Worse news: even if you have been diligently sticking to a healthy diet and a rigorous exercise programme, you still might find it hard to shed those last few pounds! That’s because cortisol is responsible for regulating your metabolism. When you’re stressed, your body goes into fight-or-flight mode, temporarily pausing bodily functions and slowing your metabolism. 


… But it’s not all bad news

Anecdotally, there’s a lot to suggest that exercise can be effective in reducing stress - and there’s also some biological evidence to support that! When you’re in a state of stress, your body is anticipating having to either run away or fight the cause of the stress, hence the state of fight-or-flight. Your body has already anticipated physical activity, having instructed the liver to release sugar for energy, so one way to tackle the stress is to give it that pumped up, physical workout it’s expecting.

If you reckon you are able to put your stress to one side and fully concentrate on your workout, you could also find yourself emerging from the gym feeling rejuvenated and refreshed, with a clear head and a more positive mindset.


The take away from all this?

Next time you’re thinking of just sucking it up and pushing through another workout, take some time to check in with yourself. Would an intense session of physical exercise really make you feel better? Or are you better off admitting that, maybe, today isn’t your day. Maybe today requires a different type of training: mind training. As important as physical activity is, relaxation is also a practice that needs to be honed and refined - and sometimes, doing nothing is harder than doing something! Listen to your body, treat it with the compassion it deserves, and your health certainly won’t suffer for it.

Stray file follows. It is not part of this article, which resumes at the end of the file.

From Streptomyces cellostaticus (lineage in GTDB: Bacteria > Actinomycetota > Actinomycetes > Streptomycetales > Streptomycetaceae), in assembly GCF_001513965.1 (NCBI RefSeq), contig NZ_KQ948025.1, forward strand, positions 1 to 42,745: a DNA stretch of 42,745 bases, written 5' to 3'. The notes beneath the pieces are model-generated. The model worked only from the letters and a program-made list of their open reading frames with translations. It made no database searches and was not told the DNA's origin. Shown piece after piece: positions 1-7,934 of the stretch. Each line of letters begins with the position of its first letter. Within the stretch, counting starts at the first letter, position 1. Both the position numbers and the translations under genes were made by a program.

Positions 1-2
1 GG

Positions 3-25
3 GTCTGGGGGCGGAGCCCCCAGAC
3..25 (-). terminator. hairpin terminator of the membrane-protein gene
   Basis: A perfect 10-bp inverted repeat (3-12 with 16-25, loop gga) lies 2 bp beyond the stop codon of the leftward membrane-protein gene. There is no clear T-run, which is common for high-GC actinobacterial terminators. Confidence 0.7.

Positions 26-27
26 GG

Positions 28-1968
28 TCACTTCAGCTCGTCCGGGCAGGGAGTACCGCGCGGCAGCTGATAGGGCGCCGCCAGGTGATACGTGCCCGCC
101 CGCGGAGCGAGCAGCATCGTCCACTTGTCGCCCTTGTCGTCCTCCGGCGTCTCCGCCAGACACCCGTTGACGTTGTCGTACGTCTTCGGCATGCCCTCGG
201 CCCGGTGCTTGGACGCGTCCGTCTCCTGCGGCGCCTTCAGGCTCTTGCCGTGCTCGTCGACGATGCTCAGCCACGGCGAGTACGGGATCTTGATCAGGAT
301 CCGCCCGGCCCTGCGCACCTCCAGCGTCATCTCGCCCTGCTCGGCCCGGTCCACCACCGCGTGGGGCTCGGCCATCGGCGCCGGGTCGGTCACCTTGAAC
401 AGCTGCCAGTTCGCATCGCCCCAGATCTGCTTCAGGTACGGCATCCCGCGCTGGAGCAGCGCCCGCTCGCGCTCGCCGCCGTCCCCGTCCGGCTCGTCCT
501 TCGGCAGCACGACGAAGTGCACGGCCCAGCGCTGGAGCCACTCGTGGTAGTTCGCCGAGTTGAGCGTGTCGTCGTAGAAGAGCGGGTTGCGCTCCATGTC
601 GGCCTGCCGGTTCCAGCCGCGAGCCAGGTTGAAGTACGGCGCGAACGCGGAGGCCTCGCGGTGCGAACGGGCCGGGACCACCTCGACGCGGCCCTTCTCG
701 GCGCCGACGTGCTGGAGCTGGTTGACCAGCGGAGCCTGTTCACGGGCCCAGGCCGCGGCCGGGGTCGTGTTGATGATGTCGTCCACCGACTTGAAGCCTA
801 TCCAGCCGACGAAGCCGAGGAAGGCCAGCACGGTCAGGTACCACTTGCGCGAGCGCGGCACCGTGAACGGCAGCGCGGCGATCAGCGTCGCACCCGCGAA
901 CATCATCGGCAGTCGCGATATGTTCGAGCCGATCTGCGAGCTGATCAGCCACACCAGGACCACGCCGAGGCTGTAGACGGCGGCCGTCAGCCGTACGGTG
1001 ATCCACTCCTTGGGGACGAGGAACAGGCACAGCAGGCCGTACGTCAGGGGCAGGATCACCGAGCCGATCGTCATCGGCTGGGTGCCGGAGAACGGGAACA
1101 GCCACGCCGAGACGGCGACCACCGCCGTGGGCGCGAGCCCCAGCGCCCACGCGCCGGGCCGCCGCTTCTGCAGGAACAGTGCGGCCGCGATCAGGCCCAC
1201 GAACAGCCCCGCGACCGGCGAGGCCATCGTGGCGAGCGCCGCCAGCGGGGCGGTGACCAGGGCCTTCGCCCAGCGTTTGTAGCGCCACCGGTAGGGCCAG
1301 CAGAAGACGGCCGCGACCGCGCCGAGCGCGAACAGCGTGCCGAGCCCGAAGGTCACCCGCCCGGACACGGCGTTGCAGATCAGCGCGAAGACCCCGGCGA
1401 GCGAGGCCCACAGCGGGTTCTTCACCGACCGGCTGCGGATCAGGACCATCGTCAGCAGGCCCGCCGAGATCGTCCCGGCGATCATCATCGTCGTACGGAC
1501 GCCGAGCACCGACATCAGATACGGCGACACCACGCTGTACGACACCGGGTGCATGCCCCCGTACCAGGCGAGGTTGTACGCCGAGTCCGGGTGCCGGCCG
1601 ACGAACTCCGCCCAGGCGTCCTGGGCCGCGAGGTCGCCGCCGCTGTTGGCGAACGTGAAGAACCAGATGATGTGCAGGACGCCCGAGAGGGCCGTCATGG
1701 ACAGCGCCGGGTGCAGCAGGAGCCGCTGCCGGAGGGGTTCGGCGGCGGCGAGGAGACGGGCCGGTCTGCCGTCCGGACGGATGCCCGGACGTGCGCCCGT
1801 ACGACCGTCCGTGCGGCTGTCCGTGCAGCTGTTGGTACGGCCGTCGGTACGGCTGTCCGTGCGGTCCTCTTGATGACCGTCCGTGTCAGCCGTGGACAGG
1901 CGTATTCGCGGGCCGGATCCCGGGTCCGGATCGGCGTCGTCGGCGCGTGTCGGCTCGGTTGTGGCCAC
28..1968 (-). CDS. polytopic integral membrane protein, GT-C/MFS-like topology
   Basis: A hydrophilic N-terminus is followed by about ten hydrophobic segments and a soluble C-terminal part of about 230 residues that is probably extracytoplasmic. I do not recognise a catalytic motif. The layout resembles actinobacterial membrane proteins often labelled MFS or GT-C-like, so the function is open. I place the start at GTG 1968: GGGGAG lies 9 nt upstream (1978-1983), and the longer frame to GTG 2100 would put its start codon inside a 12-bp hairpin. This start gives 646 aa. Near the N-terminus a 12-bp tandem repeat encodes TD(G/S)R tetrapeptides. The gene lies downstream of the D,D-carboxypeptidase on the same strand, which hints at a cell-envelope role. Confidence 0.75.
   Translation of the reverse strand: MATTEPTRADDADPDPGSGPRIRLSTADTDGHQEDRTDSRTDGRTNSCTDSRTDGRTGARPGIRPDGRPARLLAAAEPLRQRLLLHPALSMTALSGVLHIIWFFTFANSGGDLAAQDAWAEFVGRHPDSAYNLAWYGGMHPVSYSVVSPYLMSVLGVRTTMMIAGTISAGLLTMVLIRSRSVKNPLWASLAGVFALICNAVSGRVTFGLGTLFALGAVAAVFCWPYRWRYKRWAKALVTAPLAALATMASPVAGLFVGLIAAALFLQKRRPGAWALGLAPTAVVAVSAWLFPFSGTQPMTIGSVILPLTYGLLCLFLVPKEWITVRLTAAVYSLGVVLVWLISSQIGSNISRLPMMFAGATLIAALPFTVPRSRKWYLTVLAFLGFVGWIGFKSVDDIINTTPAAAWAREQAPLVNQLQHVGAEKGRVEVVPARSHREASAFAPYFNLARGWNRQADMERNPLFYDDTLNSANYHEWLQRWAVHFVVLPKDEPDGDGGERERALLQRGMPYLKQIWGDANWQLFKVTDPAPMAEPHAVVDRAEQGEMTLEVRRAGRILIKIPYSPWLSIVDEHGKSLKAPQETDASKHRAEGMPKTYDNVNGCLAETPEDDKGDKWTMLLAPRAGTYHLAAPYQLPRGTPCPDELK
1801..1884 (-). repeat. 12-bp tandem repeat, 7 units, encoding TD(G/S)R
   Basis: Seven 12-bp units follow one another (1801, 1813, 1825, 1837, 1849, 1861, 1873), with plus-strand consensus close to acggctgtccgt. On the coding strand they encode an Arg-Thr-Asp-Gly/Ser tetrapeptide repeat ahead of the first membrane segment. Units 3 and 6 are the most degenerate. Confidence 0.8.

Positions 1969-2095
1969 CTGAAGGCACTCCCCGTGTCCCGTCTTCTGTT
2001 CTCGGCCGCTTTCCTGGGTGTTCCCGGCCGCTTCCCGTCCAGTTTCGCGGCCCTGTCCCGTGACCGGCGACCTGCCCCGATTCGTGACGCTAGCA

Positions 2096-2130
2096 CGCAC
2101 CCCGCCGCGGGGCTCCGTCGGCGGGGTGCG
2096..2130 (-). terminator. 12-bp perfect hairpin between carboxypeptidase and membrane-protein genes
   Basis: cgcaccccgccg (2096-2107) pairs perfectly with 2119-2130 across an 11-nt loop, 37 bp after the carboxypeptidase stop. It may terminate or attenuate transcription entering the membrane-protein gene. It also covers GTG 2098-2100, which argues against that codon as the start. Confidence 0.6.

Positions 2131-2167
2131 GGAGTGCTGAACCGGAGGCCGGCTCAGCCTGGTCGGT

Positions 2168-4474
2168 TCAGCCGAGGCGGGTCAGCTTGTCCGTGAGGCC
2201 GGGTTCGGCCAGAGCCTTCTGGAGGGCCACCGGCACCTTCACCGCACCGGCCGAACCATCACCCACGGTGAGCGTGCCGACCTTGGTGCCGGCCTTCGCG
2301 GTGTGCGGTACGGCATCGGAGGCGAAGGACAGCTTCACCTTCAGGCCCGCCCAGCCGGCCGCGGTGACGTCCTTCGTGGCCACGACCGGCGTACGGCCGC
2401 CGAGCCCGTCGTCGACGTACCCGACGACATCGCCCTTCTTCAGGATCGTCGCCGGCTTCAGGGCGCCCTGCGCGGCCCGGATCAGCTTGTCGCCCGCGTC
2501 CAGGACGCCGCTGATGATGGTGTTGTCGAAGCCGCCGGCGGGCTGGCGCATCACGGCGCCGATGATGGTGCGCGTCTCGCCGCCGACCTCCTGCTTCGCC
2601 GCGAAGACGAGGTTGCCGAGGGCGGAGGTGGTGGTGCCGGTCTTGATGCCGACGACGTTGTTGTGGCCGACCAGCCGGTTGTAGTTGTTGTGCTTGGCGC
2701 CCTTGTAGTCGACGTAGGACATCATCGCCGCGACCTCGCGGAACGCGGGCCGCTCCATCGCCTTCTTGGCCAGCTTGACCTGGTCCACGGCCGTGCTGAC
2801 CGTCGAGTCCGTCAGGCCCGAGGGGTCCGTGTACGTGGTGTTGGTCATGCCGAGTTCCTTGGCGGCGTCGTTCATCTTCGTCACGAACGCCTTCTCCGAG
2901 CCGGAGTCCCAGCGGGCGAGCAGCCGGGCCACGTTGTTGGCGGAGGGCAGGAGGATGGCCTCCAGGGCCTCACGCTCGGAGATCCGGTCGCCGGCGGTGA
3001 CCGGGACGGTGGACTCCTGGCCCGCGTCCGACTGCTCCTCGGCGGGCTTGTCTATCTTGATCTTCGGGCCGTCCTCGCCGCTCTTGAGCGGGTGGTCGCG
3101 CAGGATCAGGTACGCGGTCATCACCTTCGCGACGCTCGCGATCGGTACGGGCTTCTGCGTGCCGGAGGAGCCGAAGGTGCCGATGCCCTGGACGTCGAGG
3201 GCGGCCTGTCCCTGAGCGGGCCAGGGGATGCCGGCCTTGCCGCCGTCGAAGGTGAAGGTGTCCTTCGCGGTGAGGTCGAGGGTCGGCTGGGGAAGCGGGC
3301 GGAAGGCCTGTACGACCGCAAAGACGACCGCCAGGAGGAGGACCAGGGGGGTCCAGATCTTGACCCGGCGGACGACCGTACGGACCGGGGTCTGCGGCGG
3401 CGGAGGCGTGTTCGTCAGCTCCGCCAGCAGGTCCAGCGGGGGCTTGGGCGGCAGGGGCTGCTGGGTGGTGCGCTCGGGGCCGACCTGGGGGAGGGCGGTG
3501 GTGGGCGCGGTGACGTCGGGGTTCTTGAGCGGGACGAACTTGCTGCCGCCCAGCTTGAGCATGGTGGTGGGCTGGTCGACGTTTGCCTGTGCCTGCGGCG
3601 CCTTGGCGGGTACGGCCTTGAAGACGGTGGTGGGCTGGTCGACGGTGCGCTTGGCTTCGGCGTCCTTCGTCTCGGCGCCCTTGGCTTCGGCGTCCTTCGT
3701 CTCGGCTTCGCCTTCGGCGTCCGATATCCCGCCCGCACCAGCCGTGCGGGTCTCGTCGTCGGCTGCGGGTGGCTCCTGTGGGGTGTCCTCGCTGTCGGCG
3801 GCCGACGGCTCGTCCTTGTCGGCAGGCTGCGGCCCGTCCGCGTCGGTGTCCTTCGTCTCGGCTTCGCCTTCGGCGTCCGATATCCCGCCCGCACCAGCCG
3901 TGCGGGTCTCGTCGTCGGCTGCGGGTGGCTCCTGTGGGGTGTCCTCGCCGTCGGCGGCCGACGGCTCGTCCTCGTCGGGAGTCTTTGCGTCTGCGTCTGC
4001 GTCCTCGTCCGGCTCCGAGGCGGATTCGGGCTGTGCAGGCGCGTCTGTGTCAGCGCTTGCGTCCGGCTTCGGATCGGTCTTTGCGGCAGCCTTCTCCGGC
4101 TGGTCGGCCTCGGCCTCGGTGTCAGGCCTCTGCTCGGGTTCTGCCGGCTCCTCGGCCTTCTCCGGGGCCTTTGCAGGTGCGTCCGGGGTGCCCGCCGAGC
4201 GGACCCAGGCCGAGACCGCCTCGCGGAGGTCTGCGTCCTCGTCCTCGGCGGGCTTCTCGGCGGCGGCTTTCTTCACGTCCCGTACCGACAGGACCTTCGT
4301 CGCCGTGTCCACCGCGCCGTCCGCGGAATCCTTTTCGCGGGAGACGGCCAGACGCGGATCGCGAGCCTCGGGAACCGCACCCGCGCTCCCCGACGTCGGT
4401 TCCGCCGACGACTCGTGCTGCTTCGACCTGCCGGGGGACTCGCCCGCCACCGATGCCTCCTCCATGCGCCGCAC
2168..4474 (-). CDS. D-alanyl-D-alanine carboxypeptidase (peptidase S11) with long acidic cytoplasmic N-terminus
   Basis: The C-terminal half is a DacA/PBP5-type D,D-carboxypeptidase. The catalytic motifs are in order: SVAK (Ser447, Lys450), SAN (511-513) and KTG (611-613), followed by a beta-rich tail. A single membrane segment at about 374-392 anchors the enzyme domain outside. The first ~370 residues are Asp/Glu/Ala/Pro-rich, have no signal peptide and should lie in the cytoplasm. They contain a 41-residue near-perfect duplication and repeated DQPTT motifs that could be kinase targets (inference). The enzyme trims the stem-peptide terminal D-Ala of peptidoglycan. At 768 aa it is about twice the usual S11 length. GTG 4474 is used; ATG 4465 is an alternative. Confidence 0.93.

Take care of yourselves!

Yas x

 

Sources


‘Exercise: A healthy stress reliever’

https://www.apa.org/news/press/releases/stress/2013/exercise#:~:text=Sixty%2Dtwo%20percent%20of%20adults,month%20when%20they%20were%20stressed.

‘The Effects of Stress on Physical Activity and Exercise’ https://www.ncbi.nlm.nih.gov/pmc/articles/PMC3894304/

‘The Power of Exercise: Buffering the Effect of Chronic Stress on Telomere Length’ https://journals.plos.org/plosone/article?id=10.1371/journal.pone.0010837

‘The Journal of Strength and Conditioning Research’ https://journals.lww.com/nsca-jscr/pages/default.aspx

‘Emotional stress can affect motor coordination and other cerebellum-dependent cognitive functions: Study’ https://www.news-medical.net/news/20110113/Emotional-stress-can-affect-motor-coordination-and-other-cerebellum-dependent-cognitive-functions-Study.aspx

‘Psychological stress impairs short-term muscular recovery from resistance exercise’ https://pubmed.ncbi.nlm.nih.gov/22688829/

‘How sleep can help you build muscle’ https://www.poulin.healthcare/blog/how-sleeping-can-help-you-build-muscle

https://www.orlandohealth.com/content-hub/how-too-much-stress-can-cause-weight-gain-and-what-to-do-about-it#:~:text=in%20excess%20amounts.-,Cortisol%20Can%20Lead%20to%20Weight%20Gain,sweet%2C%20fatty%20and%20salty%20foods.

‘Stress and metabolism’ https://pubmed.ncbi.nlm.nih.gov/18370704/#